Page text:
On appeal, Hurwich first challenged the denial of his motion to amend his complaint, arguing he had a “right” to replead his claim pursuant to Indiana Trial Rule 12(B). But the Indiana Court of Appeals disagreed, with Judge John Baker writing that Rule 12(B) requires a motion for leave to amend a complaint to be filed within 10 days of service of notice of the grant of a motion to dismiss. Hurwich’s motion was filed eight months after the probate court granted MacDonald’s motion to dismiss, Baker wrote.
Hurwich also challenged the dismissal of his complaint with prejudice, and the appellate panel agreed that dismissal under Trial Rule 12(B)(6) is done without prejudice. However, Hurwich did not appeal the dismissal with prejudice — a final appealable order — until two years after the dismissal, making his appeal on that point “untimely and unavailing,” Baker said.
But the appellate court ruled in Hurwich’s favor on the second issue he raised on appeal – whether the probate court followed the proper procedure for closing the estate when it denied his statutory right to object to the distribution report. Baker pointed to Indiana Code section 29-1-16-6(b), which requires courts to set a timeframe for objections and to give notice to parties entitled to a share of the distribution when an account for final settlement is filed.
“Here, it is undisputed that Hurwich is entitled to share in the distribution of the Estate, that Cholis knew Hurwich’s name to furnish to the clerk for notice, and that Cholis did not fulfill his duties to ensure that notice was given regarding the report,” Baker wrote. “It is also undisputed that neither the probate court nor the clerk set a timeframe for objections or gave notice about the Report of the timeframe for objections. In other words, the probate court failed to follow proper statutory procedure when closing the Estate.”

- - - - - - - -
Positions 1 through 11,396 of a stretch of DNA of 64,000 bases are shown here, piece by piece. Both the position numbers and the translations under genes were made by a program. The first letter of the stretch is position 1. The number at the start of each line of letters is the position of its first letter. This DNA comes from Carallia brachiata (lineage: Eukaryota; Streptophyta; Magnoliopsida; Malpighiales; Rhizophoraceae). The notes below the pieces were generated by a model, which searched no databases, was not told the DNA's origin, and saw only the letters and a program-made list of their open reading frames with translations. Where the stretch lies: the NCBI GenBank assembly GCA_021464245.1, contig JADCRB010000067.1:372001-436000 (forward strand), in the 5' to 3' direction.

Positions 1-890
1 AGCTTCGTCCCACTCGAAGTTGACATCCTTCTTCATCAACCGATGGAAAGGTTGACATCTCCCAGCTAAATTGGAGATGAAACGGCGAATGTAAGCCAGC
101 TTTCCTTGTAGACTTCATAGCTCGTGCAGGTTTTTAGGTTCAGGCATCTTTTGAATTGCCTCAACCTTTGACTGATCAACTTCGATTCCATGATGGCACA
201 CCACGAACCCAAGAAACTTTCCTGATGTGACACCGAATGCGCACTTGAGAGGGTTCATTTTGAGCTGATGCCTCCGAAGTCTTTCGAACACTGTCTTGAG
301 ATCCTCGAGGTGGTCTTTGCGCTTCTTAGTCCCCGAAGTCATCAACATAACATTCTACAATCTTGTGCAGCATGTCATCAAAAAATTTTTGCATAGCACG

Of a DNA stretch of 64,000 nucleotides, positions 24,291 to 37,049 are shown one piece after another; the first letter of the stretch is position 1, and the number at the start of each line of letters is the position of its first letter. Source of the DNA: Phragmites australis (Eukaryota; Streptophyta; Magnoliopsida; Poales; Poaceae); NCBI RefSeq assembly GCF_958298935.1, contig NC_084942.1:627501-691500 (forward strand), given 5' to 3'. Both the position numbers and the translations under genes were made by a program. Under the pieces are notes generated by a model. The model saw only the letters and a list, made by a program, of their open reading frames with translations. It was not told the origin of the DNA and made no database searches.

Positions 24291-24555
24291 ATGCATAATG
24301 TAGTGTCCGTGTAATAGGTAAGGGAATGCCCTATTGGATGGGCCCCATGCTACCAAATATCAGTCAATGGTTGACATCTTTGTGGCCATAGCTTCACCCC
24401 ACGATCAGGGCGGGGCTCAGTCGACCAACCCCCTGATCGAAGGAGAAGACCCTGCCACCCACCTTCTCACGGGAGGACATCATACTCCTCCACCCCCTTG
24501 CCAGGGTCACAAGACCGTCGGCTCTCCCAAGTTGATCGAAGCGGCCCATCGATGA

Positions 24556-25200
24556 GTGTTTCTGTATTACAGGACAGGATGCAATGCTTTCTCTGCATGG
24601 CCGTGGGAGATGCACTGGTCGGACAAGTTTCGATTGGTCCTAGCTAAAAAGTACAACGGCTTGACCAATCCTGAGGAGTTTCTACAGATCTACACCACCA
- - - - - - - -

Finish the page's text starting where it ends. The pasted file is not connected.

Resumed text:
The case was remanded for further proceedings.
Criminal — Syringe Possession Enhancement
Tyler Dale Knutson v. State of Indiana
A felony enhancement against a Clinton County man convicted of possessing a syringe must be dismissed after the Indiana Court of Appeals found the man’s offense is not subject to an enhancement.
In Tyler Dale Knutson v. State of Indiana, 12A04-1709-CR-2246, Tyler Dale Knutson was charged in April 2017 with unlawful possession of a syringe, a Level 6 felony under Indiana Code section 16-42-19-18. The state then separately enhanced the charge under section -27 to a Level 5 felony based on a prior conviction.
Knutson moved to dismiss the charge, arguing there were not statutory grounds to enhance it to a Level 5 felony. The Clinton Superior Court denied the motion to dismiss, but the Indiana Court of Appeals reversed.
Chief Judge Nancy Vaidik wrote for the panel that the only section in Chapter 19 that includes an offense level is the section dealing with possession of a syringe. Meanwhile, section -27, known as the general offense-level statute, lays out the grounds for when certain drug convictions can be enhanced based on prior convictions.